Movies

Black Crab

I went blind into this movie because I saw Noomi Rapace. I’ve always enjoyed her performances of a stoic tough warrior with a softer side, sometimes motherly. This fit the bill. She stars as Caroline Edh, a young mother turned soldier in a future war that sees prolonged conflict. The enemy’s nationality unknown. She’s recruited for a mission along with several others to deliver a cargo to friendlies deep behind enemy lines with the special premise of having to skate under cover of darkness across an icy archipelago.

The tension was taut throughout the movie, as the party navigated the dangers of their journey. And the story seemed to run its natural course when I noticed there was still 35 mins left in the movie. I wondered what it could do, where it could take us and I was happily surprised in the direction it did take. In today’s political times, it was rather refreshing (more on that in the spoilers blurb). The action had me on the edge of my seat because it felt like the characters were fighting against the rising tide. Sounds of gunfire, and ice cracking with the wind whistling about, the sense of cold desolation came across well.

Noomi Rapace did an excellent job, and during an emotional scene in the later half, she pulled me right in. I couldn’t help but tear up alongside her. Jakob Oftebro followed her lead in that regard. With the portrayal of his character, of a soldier haunted with leadership and the knowledge that comes with it. The rest of the party played to their roles well, as the sniper, the medic, and the inevitable ‘not an idiot on purpose’ soldier.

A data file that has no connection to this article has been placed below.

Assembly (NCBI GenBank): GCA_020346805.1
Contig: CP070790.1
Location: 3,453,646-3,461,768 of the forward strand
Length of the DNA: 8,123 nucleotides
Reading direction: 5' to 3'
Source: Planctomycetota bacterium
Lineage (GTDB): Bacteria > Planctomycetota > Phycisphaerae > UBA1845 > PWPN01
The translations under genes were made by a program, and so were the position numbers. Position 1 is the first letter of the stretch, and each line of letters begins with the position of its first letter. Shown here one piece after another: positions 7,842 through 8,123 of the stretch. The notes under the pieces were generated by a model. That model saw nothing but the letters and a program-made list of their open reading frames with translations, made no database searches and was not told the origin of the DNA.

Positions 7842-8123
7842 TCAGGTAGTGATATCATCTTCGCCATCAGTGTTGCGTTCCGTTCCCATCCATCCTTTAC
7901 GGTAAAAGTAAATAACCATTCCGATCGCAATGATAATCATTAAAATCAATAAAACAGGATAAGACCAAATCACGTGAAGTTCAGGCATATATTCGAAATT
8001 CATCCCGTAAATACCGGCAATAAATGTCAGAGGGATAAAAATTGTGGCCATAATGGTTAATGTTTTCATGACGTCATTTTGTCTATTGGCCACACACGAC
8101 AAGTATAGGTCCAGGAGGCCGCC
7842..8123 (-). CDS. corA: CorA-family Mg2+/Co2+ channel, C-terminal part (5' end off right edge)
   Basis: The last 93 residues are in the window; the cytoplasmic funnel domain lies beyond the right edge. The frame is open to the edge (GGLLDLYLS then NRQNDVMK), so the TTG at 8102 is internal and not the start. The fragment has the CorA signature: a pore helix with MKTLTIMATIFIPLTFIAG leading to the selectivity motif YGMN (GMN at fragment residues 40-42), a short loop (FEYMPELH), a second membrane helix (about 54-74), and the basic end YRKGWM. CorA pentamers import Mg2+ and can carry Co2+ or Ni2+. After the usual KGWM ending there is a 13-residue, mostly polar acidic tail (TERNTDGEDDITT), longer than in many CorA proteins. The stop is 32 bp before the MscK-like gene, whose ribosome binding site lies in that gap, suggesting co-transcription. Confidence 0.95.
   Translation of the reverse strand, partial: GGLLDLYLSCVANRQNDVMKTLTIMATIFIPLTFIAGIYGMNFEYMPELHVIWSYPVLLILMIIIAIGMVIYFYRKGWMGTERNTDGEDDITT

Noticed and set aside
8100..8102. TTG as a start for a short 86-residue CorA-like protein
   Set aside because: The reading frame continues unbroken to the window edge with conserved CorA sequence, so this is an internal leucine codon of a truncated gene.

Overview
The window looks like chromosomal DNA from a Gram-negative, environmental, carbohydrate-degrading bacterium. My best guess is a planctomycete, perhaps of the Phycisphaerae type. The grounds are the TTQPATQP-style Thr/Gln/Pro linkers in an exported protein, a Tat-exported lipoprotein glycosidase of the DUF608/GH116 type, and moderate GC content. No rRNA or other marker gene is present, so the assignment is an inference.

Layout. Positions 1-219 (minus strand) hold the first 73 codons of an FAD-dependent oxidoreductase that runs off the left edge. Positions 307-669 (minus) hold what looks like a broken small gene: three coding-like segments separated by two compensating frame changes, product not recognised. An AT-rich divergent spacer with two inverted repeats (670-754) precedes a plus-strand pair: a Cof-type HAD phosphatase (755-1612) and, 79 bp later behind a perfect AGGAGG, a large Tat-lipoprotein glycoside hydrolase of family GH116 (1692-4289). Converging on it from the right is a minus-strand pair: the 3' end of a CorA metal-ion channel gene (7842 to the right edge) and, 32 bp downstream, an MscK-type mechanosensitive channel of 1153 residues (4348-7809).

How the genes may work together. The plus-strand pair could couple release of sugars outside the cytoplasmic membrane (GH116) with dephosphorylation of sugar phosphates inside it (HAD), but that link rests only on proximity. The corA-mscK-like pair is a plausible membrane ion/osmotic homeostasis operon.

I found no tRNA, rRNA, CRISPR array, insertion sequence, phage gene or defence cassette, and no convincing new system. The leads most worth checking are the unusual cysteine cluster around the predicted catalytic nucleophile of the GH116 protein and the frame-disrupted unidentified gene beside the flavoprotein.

Overall, I loved the movie. The soundtrack had a futuristic vibe to it, tense when needed, played with your heart, and pumped it up when necessary. I recommend it!

Spoilers

I knew as soon as I finished watching this movie that other reviews will call it poor timing, bland, and a tasteless depiction of war. Some might draw a direct comparison to the recent war in the western media’s eyes, like the refugee camps near the start of the film. They might consider that because the enemy is nameless that it makes the whole conflict not have any impact. They’re missing the point. The bad guys in the movie, the antagonists, were not the invading force but the defending nation. They were going to use biological weapons regardless of the cost on human life. And having a defending nation be the bad guys in a movie was very refreshing. Too often the aggressor is depicted as evil, and rumor and propaganda run rampant. The movie also depicted the defending military using backhanded methods such as lying about a child’s location to a mother to motivate her, or lying to their soldiers that locations have been bombed. They need soldiers focused for their war, properly motivated through manipulation. That is a very brave outlook to show in a movie with the recent turmoil in the political climate.

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